Texans owner Cal McNair reportedly wanted the team to trade quarterback Deshaun Watson. Texans G.M. Nick Caserio wanted to get a motherlode of picks and/or players before striking a deal. The Texans ultimately were unable to reach an agreement, possibly due to the combined dysfunction of the two franchises that were trying to make it happen.

(To those of you who would say, “What dysfunction?” The Texans and Dolphins currently are a combined 2-14. More relevant to this transaction, the Dolphins didn’t receive permission to directly speak to Watson until Monday night, less than 24 hours before the deadline. How was the plane going to be landed under those circumstances, given his legal issues?)

So here we are. More accurately, here the Texans are. Still paying Watson to not play. Still wanting him to not play, because Watson’s health remains one of the keys to getting maximum value for him in March, if/when he’s traded then.

By keeping Watson, the Texans assumed one very specific risk. He could show up at any time (as soon as today) and say, “I want to play football.”

The 2006 CBA prevented teams from paying players to not play, a specific reaction to the decision of the Eagles to send Terrell Owens home for the balance of the season after a four-game unpaid suspension ended. For the last 15 years, teams who have a player they want to keep out of the building have three choices: (1) suspend him for up to four games for conduct detrimental to the team; (2) trade him; or (3) cut him. He can’t be told to stay away, at full pay.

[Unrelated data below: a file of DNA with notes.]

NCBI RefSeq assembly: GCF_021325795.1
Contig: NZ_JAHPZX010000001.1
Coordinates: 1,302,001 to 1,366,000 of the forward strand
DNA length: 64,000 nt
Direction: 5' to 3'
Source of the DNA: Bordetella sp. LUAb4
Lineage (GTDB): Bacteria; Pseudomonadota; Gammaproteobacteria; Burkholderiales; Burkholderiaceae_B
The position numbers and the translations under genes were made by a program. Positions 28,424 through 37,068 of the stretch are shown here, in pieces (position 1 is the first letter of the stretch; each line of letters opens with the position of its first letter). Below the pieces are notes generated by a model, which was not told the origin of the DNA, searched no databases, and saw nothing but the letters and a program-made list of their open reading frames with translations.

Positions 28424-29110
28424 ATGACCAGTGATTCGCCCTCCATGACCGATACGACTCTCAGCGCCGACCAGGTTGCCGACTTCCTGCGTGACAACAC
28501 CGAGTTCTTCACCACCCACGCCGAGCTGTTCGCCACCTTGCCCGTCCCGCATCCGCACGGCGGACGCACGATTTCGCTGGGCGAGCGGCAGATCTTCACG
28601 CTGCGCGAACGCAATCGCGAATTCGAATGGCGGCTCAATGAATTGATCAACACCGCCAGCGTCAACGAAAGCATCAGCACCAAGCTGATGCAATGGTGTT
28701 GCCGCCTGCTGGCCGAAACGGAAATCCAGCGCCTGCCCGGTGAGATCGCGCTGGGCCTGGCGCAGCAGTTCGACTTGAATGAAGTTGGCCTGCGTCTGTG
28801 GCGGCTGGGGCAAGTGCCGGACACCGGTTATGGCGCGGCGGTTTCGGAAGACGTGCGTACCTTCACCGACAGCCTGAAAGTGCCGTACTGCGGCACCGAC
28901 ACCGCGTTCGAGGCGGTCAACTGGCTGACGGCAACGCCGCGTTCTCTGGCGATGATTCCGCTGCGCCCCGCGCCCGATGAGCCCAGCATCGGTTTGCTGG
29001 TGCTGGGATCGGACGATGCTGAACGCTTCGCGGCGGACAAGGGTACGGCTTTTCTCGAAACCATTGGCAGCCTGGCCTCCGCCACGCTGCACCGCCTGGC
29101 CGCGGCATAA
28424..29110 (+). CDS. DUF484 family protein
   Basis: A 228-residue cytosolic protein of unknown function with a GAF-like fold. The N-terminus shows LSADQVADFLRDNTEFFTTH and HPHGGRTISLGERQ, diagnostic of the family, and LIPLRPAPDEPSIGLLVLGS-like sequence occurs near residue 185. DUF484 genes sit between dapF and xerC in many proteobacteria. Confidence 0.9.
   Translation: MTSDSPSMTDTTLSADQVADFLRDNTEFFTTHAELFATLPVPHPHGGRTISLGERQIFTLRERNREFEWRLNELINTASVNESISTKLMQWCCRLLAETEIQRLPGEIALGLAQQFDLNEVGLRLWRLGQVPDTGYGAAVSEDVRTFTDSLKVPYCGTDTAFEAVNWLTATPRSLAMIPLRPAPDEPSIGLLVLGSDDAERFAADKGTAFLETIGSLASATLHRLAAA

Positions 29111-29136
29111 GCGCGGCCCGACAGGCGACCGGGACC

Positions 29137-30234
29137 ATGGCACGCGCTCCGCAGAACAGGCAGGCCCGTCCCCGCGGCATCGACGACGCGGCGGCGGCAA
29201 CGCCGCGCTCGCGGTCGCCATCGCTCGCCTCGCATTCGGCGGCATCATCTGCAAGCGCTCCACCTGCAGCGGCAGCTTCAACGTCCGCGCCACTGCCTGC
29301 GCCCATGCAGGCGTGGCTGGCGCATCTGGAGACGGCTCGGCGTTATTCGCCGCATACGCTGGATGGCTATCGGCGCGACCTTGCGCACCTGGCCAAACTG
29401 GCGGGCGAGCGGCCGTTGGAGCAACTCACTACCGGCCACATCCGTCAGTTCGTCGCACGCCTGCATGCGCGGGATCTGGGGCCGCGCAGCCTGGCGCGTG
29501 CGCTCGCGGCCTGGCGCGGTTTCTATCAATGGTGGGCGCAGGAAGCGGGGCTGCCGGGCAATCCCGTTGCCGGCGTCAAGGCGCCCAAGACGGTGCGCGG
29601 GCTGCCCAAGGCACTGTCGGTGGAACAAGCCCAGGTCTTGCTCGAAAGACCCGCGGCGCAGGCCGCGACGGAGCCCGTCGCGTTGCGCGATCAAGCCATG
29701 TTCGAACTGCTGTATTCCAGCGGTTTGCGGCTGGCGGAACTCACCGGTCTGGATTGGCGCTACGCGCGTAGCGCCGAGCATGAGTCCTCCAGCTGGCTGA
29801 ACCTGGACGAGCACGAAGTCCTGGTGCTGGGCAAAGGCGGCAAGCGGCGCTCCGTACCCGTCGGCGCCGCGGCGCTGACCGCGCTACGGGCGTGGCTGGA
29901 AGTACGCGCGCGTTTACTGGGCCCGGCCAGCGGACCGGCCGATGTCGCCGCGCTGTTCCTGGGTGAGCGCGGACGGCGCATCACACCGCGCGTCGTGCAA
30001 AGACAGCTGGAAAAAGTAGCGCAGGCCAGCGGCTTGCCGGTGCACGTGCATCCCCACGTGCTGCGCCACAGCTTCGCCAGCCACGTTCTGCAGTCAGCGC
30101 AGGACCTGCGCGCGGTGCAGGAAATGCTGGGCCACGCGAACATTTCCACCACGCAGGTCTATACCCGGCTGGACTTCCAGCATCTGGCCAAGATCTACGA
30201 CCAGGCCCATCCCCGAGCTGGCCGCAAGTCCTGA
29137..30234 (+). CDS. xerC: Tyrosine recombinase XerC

That doesn’t mean Watson can force his way onto the field. The Texans have the right to deactivate him every week, given that multiple players on the active roster find themselves standing on the sidelines in clothing other than their uniforms, every game.

But they can’t keep him away from the facility, from meetings, from practices. From the risk that he’ll suffer while working out or practicing some sort of injury that will linger into the offseason and hamper his value in trade.

Meanwhile, if he shows up and the Texans consistently refuse to use him, the Texans could end up hearing about it from their paying customers, who are helping pay for the salary of a franchise quarterback whom the franchise won’t put on the field.

There’s no current reason to think Watson will show up. But he can, if he wants. It’s one of the risks the Texans assumed by not trading him in 2021.